We've got to figure out how to make an efficient market work for everybody – for the farmers, for the buyers.
Brighton (PRWEB UK) 4 March 2013
In 1984 the shocking images of the Ethiopian famine moved the world. Musician Bob Geldof spearheaded a campaign to end this awful situation by organising the famous Band Aid and Live Aid events, with the famous words: “People are dying now.”
Journalists such as the BBC's Michael Buerk also took their cameras to the country to raise awareness of the plight of Ethiopia's people. Much work was done with the money raised by these campaigns, but in 2002 famine struck again. Eleni Gabre-Madhin, an Ethiopian-born economist, explained the situation in a recent interview with the Guardian:
“There were consecutive bumper harvests in 2000 and 2001, and Ethiopia was doing really well. Then six months later prices collapsed almost to zero, and farmers could not sell the grain. In mid-2002, Ethiopia went to the world for emergency food aid for 14 million people at risk of starvation,” she explains.
The problem, Eleni realised, was with food security and distribution. In 1984, while there was massive food shortage in the north of the country, there was in fact surplus grain production in the more fertile western Ethiopia.
“We've got to figure out how to make an efficient market work for everybody – for the farmers, for the buyers, because otherwise we're always going to be in this cycle,” Eleni adds.
Eleni and other Ethiopian economists have set up a commodity exchange system, which means quality of produce is guaranteed, and if producers trade through the exchange, they will receive payment the next day.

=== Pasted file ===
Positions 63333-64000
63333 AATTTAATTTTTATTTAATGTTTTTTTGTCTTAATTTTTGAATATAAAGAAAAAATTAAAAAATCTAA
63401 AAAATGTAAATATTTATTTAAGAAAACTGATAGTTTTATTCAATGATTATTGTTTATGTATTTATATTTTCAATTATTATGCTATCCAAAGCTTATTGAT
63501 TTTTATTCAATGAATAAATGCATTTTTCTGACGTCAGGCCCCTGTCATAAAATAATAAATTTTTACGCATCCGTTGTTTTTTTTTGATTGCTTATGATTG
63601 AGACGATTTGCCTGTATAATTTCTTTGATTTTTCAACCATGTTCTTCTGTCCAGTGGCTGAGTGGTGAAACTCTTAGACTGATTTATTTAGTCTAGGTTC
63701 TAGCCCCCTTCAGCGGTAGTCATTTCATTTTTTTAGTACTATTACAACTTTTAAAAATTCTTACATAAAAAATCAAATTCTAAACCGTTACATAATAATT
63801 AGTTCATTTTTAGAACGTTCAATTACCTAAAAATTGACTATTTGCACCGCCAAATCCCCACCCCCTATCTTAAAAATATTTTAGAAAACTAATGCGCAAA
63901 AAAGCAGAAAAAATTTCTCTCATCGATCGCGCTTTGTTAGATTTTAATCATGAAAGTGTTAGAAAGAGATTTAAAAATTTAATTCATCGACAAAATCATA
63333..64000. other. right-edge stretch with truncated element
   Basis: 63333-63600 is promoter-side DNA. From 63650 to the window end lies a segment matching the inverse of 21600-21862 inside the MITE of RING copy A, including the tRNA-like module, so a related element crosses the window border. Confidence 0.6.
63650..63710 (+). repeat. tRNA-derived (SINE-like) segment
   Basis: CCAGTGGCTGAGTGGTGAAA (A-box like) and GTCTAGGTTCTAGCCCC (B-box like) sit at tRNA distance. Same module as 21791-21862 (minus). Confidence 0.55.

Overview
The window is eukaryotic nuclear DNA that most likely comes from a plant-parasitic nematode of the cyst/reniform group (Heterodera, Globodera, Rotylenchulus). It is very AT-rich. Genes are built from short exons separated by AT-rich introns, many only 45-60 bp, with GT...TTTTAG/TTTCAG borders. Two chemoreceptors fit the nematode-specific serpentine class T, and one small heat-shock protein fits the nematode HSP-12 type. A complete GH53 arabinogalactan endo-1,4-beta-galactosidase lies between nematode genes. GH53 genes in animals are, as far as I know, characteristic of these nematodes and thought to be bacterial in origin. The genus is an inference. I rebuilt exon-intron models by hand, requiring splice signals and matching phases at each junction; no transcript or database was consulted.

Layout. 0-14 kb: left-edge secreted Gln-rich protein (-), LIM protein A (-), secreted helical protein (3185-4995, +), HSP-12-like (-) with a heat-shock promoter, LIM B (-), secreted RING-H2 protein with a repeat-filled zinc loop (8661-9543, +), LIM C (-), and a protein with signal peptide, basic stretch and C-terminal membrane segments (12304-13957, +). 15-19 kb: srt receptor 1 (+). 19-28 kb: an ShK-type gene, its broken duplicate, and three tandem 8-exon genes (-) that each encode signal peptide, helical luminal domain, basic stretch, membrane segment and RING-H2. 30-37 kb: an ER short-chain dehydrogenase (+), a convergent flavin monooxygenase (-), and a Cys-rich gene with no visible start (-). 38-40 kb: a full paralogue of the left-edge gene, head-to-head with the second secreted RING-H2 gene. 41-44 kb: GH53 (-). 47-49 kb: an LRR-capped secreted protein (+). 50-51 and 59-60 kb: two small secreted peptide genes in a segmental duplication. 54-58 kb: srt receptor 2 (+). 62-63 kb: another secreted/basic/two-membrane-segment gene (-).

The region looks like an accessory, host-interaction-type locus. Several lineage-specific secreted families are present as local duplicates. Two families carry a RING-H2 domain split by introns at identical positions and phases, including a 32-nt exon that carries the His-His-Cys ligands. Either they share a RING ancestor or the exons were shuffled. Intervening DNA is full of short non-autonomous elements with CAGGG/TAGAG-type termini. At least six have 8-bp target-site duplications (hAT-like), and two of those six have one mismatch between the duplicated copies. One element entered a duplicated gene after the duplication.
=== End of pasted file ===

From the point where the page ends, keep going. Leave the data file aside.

This system is being heralded as highly successful, and one of the most important issues is to raise awareness. But it is just one part of the development work taking part in the country. Every year, organisations such as Projects Abroad send hundreds of volunteers to Ethiopia to work in disadvantaged areas.
They get involved in work such as teaching the next generation of Ethiopian children, lending a hand in care centres, and even providing medical treatment.
The Projects Abroad website has full details of the volunteer opportunities that exist in Ethiopia. There are also projects in other parts of Africa, including Ghana and Togo, as well as in Latin America, eastern Europe and Asia.
For more information about volunteer projects in Ethiopia and beyond, visit the Projects Abroad website.
About Projects Abroad:
Established in 1992, Projects Abroad is a leading organiser of volunteer projects, work experience and gap year placements. With a flexible approach and experienced in-country staff Projects Abroad has now helped over 50,000 volunteers achieve their goals by working with developing communities in over 25 destinations worldwide. Visit http://www.projects-abroad.co.uk for more information.